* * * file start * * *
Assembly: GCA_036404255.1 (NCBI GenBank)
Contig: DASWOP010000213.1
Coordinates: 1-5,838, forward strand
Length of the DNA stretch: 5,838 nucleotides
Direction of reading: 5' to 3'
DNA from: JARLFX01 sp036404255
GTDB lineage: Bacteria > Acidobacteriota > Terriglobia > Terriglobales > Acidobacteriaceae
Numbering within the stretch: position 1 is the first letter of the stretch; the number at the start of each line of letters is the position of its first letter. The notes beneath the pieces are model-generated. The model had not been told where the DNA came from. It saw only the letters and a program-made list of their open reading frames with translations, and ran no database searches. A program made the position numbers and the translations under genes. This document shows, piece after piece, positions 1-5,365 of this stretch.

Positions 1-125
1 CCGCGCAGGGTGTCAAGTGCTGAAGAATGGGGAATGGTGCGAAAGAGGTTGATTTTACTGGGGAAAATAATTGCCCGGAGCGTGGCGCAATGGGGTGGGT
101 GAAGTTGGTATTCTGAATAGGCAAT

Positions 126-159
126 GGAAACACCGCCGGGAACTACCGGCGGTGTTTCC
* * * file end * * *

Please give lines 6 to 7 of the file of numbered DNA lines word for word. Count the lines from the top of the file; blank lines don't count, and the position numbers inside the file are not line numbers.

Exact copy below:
DNA from: JARLFX01 sp036404255
GTDB lineage: Bacteria > Acidobacteriota > Terriglobia > Terriglobales > Acidobacteriaceae